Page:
Finalizers and FFI

Alastair Reid alastair at
Fri Jun 11 19:16:58 EDT 2004

> AFAIK this creates some dynamic machine code in malloce'd area, so there
> is need to free it afterward with freeHaskellFunPtr. Are you doing that?
> How? And when? I did not find any suitable place in my code to call
> freeHaskellFunPtr.

Machine code is dynamically created when you turn a Haskell function into a C 
function using Dynamic wrapper (i.e., using the "wrapper" specifier).  (It 
might also be used  for foreign exports as well since the easiest 
implementation is to generate a wrapper and call that as the runtime is 

Dedicated users of valgrind would take care to free up all the HaskellFunPtr's 
generated this way but, apart from that, I'd only worry about it if:

1) There are lots of them.

   The dynamic machine code is quite small (probably 10-20 bytes plus 
    another 8 bytes for malloc admin purposes).
   The Haskell function you're exporting will use a StablePtr which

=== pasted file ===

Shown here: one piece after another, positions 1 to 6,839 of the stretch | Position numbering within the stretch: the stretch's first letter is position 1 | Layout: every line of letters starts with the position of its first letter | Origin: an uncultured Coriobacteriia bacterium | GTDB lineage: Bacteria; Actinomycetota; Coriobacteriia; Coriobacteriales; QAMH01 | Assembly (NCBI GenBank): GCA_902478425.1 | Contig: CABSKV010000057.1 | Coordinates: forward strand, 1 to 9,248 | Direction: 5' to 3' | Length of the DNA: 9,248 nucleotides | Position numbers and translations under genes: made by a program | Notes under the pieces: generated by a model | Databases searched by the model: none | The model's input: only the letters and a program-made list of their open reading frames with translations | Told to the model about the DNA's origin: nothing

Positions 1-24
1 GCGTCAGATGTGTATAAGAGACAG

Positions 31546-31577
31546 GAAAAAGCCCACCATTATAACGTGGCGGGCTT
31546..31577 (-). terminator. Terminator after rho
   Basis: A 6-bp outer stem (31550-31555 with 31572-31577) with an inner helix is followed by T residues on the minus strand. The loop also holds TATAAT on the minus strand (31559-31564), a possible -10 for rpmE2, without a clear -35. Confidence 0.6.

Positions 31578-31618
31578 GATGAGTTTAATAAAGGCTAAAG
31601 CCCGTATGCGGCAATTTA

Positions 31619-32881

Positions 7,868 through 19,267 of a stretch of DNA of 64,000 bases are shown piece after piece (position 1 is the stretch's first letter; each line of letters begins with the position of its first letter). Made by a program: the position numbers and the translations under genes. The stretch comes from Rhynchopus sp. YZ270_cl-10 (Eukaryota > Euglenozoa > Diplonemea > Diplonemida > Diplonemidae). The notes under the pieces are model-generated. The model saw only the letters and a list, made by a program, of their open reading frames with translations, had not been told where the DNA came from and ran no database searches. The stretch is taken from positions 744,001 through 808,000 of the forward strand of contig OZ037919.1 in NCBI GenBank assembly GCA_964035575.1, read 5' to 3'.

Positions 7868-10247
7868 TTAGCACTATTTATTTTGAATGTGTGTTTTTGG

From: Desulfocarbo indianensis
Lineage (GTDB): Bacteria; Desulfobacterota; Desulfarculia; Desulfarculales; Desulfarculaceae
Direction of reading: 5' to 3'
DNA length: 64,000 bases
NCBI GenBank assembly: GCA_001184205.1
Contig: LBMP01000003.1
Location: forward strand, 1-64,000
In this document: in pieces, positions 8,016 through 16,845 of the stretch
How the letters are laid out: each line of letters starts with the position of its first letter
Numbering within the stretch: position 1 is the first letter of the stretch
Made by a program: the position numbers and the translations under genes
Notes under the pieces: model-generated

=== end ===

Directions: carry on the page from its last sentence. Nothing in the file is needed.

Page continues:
takes another 8-16 bytes.
   The Haskell function itself will probably be another 16 bytes or so
    for the closure.

   Overall, you're looking at less than 100 bytes per object unless...

2) The Haskell functions you are wrapping are large.

   For example, if you wrap:

      foo :: Int -> Int
      foo = let primes = ...
            in \ n -> primes !! n

    then the 'primes' object could get quite big and you'd worry about
    a space leak. 

As for how you keep track of them and free them.  It's probably easiest to do 
it on the C side of things using conventional C memory management techniques
(reference counting, etc.)  Of course, there's a problem if you have C 
function pointers generated using '&' in C and function pointers generated
using dynamic wrappers in Haskell.  There's no reliable way to tell them

Alastair Reid

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